Why the Amazon forests are no longer acting as a carbon sink

Source – The Indian Express

Relevance – It can be major development because Amazon is the biggest rainforest and should have been the biggest source of oxygen as well.

Synopsis – The Amazon forest goes from absorbing carbon dioxide to emitting it. The emissions are produced by fires, higher temperatures, and climate change, resulting in the south-eastern Amazon becoming a source of CO2, rather than a sink.

Introduction –
  • According to a recent study, portions of the Amazon rainforest are now emitting more carbon dioxide than they absorb, a troubling sign for the fight against climate change.
  • The Amazon region, has served as an important absorber of carbon dioxide. The changing weather patterns have reduced its effectiveness as a climate change buffer, and the conditions are pushed even more by deforestation, burning and global warming.
The Amazon basin-
  • The basin covers over 6 million square km, nearly twice the size of India.
  • The Amazon rainforests occupy over 80% of the basin and are home to nearly a fifth of the world’s land species and about 30 million people including hundreds of indigenous groups and many isolated tribes.
  • The basin produces about 20% of the world’s flow of freshwater into the oceans

What are the reasons for Amazon region for not being able to absorb as much CO2 as it did?

According to a study published in the journal Nature, substantial deforestation in the eastern and southeastern regions has turned the forest into a source of CO2 that has the ability to warm the planet.

Reasons-
  • First, Deforestation and rapid warming trend have contributed to change in the carbon balance. It is most severe in the southeastern region of the Amazon, where there are both rising temperatures and reduced rainfall in the dry season.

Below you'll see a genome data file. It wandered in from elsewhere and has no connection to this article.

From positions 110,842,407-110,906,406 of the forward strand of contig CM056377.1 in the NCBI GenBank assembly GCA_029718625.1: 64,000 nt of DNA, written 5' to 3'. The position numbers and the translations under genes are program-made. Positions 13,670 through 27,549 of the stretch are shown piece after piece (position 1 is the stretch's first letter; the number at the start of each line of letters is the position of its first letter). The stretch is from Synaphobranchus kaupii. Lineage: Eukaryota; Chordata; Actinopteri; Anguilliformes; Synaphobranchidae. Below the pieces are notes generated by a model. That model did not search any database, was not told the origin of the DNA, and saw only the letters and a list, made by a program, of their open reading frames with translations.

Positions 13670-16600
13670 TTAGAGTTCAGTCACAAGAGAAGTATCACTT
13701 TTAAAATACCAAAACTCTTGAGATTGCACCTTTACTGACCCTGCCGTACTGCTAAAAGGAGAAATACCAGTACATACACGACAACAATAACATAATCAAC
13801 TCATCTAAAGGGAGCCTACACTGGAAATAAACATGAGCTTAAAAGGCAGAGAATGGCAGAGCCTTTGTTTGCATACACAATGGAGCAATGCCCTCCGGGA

• Scientist have observed the following changes-
      • 25 percent reduction in precipitation.
      • The southeastern regions have warmed by 2.7 degrees Fahrenheit during the dry season.
  • Second, Conversion of forests into agricultural land –
    • This has caused a 17 per cent decrease in the forest cover, an area that is almost the size of continental US.
  • Third, Forest fires – In the region, the farmers burn their field to clear it for the next crop. Since 2013, the number of fires has doubled [In 2019, fires in the Amazon regions were visible from space].
Way forward-
  • The Amazon is on the verge of functional destruction; not just the Amazon rainforests, but other Southeast Asian forests have also turned into carbon sources in the last few years as a result of formation of plantations and fires.
  • If tropical forests’ potential to operate as carbon sinks is to be preserved, fossil fuel emissions must be controlled, and temperature rises must be restricted.

 

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